Airline liability laws undergo revamp



In four weeks, global rules covering liability and compensation for the airline industry will undergo their biggest overhaul in 70 years.

On November 4, the 1929 Warsaw Convention, derided as hopelessly outdated and irrelevant,

 will be replaced by the 1999 Montreal Convention, which brings into law the principle of unlimited liability for airlines in the event of a crash.

It also gives extra scope for crash victims and their families to sue for damages in their home countries.

But the opportunity for passengers to take legal action against airlines in their home countries only applies if the airline flies to that country.

For instance, a New Zealander would be able to sue an airline in a local court for a crash or incident in Europe, so long as that airline also flew to New Zealand.

The injury or death of international air travellers is one of the few areas not covered by ACC laws, so victims or their families can sue for damages.

Remarkably, the push for "unlimited liability" coverage came from the airlines themselves, responding to lengthy and financially crippling litigation launched by victims and their families after air crashes.

Anthony Mercer, special counsel, aviation, at law firm Buddle Findlay, said there had been a degree of altruism in the airlines accepting unlimited liability, but there was also self-interest.

"They resulted in very expensive litigation sagas in the US," said Mercer.

"They were finding that an awful lot of money was going into defence, paying attorney fees over a number of years."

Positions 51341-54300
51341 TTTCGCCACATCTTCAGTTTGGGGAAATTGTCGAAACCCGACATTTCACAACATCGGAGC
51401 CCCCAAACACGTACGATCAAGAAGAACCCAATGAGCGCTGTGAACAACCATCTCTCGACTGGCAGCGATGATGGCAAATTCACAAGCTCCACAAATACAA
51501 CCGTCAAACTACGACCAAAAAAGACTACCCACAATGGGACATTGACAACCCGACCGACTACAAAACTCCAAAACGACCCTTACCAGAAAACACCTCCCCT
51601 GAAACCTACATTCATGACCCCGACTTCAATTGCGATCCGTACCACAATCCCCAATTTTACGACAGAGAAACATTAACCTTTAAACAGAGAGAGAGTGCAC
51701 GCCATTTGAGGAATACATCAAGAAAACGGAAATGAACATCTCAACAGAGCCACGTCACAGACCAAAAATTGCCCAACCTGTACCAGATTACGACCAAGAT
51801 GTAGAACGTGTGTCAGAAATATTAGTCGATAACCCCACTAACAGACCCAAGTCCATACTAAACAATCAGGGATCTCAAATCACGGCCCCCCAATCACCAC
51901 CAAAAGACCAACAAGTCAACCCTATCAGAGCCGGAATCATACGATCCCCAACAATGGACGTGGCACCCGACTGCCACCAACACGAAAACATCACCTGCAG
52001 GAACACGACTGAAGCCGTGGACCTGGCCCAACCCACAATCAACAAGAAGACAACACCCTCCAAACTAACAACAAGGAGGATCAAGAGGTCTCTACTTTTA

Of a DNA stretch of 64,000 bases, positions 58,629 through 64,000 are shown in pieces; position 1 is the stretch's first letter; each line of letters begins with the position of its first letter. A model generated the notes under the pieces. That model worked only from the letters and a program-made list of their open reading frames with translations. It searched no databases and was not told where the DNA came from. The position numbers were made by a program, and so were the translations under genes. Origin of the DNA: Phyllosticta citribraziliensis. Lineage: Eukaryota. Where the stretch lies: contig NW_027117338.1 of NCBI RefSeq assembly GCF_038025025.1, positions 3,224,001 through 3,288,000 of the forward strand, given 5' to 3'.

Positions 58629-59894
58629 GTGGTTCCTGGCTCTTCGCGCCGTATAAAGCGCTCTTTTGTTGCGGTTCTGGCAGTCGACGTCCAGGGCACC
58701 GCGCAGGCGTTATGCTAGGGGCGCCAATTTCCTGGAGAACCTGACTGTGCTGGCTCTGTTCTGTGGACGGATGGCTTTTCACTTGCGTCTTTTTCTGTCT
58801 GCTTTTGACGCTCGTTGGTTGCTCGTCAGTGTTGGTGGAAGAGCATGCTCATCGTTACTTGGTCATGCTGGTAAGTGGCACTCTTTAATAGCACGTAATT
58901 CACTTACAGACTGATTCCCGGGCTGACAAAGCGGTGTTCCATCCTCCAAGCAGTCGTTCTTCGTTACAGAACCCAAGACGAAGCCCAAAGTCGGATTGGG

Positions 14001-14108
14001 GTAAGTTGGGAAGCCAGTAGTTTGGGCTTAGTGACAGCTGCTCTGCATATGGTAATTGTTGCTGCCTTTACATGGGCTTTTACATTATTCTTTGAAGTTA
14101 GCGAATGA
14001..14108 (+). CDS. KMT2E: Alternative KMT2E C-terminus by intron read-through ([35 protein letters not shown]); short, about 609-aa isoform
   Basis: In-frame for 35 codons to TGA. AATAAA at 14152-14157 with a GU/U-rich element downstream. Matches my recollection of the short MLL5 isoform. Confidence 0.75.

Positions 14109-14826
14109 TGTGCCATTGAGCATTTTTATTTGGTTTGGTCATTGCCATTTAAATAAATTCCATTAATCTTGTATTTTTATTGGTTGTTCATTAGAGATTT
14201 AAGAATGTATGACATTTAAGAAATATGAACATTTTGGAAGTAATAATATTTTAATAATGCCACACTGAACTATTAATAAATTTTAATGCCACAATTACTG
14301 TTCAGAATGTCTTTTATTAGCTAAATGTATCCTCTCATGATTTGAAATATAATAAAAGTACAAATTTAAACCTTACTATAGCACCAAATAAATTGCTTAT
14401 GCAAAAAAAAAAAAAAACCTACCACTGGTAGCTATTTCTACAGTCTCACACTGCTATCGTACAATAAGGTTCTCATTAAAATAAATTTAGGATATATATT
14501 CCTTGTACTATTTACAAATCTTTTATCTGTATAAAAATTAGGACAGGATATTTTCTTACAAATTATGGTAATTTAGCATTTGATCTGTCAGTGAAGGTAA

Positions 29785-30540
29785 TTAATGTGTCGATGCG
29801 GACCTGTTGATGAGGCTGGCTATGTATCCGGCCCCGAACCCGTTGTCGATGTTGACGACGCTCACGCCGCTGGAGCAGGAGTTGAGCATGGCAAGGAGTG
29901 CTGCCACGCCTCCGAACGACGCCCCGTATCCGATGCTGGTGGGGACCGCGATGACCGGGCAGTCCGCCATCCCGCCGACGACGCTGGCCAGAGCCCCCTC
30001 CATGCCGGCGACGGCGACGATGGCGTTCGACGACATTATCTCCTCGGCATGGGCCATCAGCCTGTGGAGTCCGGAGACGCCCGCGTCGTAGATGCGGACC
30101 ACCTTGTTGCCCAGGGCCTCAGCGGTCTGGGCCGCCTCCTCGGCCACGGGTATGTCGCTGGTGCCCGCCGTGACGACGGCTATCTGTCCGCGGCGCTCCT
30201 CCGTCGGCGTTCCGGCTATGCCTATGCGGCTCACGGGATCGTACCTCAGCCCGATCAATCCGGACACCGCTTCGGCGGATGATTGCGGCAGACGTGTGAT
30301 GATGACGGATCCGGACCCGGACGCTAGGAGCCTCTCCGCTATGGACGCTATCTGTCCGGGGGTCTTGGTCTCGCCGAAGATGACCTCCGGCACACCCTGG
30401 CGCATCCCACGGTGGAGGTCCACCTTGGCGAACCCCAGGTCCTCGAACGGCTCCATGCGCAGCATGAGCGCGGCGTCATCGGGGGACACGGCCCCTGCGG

The airlines decided it was inappropriate to continue arguing the issue of liability, which was being fought over precisely because the old Warsaw Convention only provided for compensation of US$20,000 ($33,560).

This meant that if a victim's family thought they deserved more compensation, they had to try to prove the airline had wilfully or recklessly caused the accident.

Since 1996, many airlines, including Air New Zealand, have waived the Warsaw Convention in an attempt to stave off the long and costly litigation.

"If a family wanted anything more than the $20,000, then they had to try and prove the wilful

 misconduct," said Mercer.

"The carrier would, of course, defend this rather than running the risk of paying out too much money."

Now, in the event of a crash, the airline, through its insurers, will try to work out how much it would pay victims, hoping to settle the matter quickly, rather than having damages determined by a jury or a judge after a lengthy court battle.

From next month, airlines will have no choice but to be covered by the Montreal Convention, that lays down the unlimited liability.

Another change to the international law coming into force on November 4 is the way compensation for lost bags is determined.

Previously it was judged on the weight of the bags lost, but now a maximum of around $2400 for all baggage has been introduced.

A maximum of $10,000 is coming into force for flight delays.

Air NZ spokeswoman Rosie Paul said the airline already had extensive liability insurance and the ratification of the Montreal Convention merely formalised existing arrangements.

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